Why I'm No Longer a Fat B*stard

Gregg Wallace knew something had to change

By Gregg Wallace

July 5 2023

There was a particular moment in my life when I decided something had to change. It was 2010. I was filming MasterChef in India with my co-presenter Jon Torode, the year Dhruv Baker won. I was in my hotel room and looked in the mirror and just saw this huge Gregg Wallace. It was the final straw. I made the decision to lose weight, to live a little differently, and I’ve never looked back.

Up to that moment, I had been getting bigger and bigger. I had started disliking my size, especially my belly. I suppose my shape was partly because of my background. I was brought up in a pub culture, the blue-collar boy born in the Sixties, when the social centre was the pub. So there was a lot of beer drinking and it wasn’t an era when men really cared about their body shape. And their health didn’t really matter either. It was a blokey culture. Men were supposed to swig beer and smoke and body image didn’t come into that.

But TV changed all that for me. I became a commodity in a very image-conscious industry. And there I was, on the telly, getting bigger and bigger. I’d spend the day filming, go to the pub, have dinner, and maybe return to the pub. But at that moment in India, I decided to do something.

Today, a mainstay in my life, something I do almost all the time when I’m not filming, is to coach people about weight loss and health – because the questions people ask are the ones that I asked. The worries people have were my worries. And having been on a journey of very considerable weight loss – about 4.5 stone (63lbs) – I can answer those questions and deal with those worries.

I’m sure they are the concern of a number of Boisdale customers, people who love and cherish the luxuries of life, who feel they need to guard them against attacks from nannying, hand-wringing friends. So let me tell you: there is life after weight loss, and it’s actually even better.

Gregg Wallace is an English broadcaster, entrepreneur, media personality, writer and former greengrocer
Gregg Wallace is an English broadcaster, entrepreneur, media personality, writer and former greengrocer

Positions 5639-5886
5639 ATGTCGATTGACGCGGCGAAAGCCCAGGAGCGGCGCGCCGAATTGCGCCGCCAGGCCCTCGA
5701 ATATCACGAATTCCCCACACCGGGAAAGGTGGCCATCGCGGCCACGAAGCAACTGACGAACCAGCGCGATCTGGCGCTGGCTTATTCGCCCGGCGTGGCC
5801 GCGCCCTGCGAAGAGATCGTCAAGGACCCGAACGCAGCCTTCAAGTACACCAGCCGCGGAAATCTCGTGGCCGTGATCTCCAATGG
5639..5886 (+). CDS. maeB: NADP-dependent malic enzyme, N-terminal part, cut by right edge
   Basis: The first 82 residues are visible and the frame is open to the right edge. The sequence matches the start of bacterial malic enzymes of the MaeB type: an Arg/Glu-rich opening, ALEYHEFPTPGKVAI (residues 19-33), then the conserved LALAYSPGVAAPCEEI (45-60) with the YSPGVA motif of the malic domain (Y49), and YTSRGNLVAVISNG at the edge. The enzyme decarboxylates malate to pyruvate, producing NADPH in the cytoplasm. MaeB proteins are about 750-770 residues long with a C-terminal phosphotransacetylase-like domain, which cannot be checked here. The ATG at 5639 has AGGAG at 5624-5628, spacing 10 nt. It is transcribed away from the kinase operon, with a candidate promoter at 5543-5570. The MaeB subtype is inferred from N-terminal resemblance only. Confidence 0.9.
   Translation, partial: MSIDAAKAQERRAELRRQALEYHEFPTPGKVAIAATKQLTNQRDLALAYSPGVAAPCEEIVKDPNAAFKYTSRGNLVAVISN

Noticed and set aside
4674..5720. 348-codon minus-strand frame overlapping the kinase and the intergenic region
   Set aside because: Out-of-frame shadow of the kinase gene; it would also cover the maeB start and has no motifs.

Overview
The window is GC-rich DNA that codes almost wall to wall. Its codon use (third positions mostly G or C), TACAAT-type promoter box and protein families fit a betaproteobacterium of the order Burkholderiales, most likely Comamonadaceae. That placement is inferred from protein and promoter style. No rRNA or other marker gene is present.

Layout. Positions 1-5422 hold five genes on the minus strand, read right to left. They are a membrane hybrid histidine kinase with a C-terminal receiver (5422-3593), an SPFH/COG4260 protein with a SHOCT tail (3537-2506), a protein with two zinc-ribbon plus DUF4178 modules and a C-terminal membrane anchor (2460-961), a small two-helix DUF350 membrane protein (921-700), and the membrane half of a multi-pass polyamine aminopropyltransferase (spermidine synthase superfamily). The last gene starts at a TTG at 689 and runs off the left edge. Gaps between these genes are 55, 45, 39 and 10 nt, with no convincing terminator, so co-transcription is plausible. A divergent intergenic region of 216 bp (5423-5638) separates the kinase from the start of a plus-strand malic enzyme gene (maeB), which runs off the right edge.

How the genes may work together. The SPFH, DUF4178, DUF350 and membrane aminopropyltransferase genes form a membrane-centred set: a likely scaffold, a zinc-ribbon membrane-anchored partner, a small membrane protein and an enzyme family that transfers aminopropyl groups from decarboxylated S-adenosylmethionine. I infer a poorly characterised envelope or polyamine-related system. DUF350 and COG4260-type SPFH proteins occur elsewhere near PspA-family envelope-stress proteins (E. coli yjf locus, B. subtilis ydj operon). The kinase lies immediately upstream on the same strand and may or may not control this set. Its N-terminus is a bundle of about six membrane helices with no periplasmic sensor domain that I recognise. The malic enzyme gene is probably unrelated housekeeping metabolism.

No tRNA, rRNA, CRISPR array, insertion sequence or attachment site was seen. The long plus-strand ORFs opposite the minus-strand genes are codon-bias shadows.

Those big questions or concerns are almost always about the threatened loss of enjoyment, the sacrifice of life’s pleasures. Don’t you deserve that piece of chocolate on the sofa, that bottle of wine? Do you have to sacrifice the finer things in life to be slim, to be in good shape, to have a healthy body you can be proud of? The answer is an enormous, italicised, highlighted in orange and green, No.

I have a strategy. And it does not involve not drinking at lunchtime. Going out for dinner or lunch without drinking is like bathing with your socks on.

First, let’s deal with eating in restaurants, with a specific example. Say I’m meeting a friend for lunch at a well-known Indian restaurant. Here’s what I’ll order: I’ll eat prawns (protein but little fat); roti, not naan; and I’ll ask them not to brush the bread with ghee. I’ll have some meat from the tandoor (not something covered in a sauce made with vegetable oil and ghee), then some rice and lots of vegetables. And I’ll have just as delicious a lunch as everyone else there, except what I’ve ordered won’t make me fat.

Elsewhere I fill myself with protein, but will have a fillet steak – not wagyu and not a rib eye; and new potatoes and spinach – not chips and onion rings. And it’s an affogato for dessert, not banoffee pie. Such small changes, and they are small, have worked wonders for me.

What if it’s a posh restaurant with a tasting menu and you can’t dictate or tweak your order? Well, I say it’s okay to indulge once a week, so do that and enjoy it. My mate, the chef Michel Roux Jr, admits there’s a lot of butter in classic French cookery, and he himself would be concerned if a customer ate in his restaurant, Le Gavroche, two or three times a week.

And what about alcohol? I’ve learnt from the Italians – from my wife Anna, and from her father, Massimo. Anna taught me to think about what I want from drinking, which for me is the feeling of euphoria you get, the enhancing of the flavours of food, the way the music sounds better, how conversation flows naturally. I actually get all those sensations by my second drink, so I slow down considerably after that. Do I want to stay in the happy place, or end up somewhere else? And do you know, my father-in-law Massimo, if he’s had a bit of wine the night before, at breakfast the next day he orders a caffè corretto – one with a little spirit on the side. No one in Italy bats an eyelid, even at eight in the morning.

Then what of exercise? Your weight depends on what you eat and drink, not the exercise you do. Get the food and drink right and exercise won’t make any more than five per cent of difference to your weight. Drinks, indulgence, fun, friendship, and self-worth. And no one’s stopping the tills ringing!

Gregg Wallace is an English broadcaster, entrepreneur, media personality, writer and former greengrocer. His website is www.showme.fit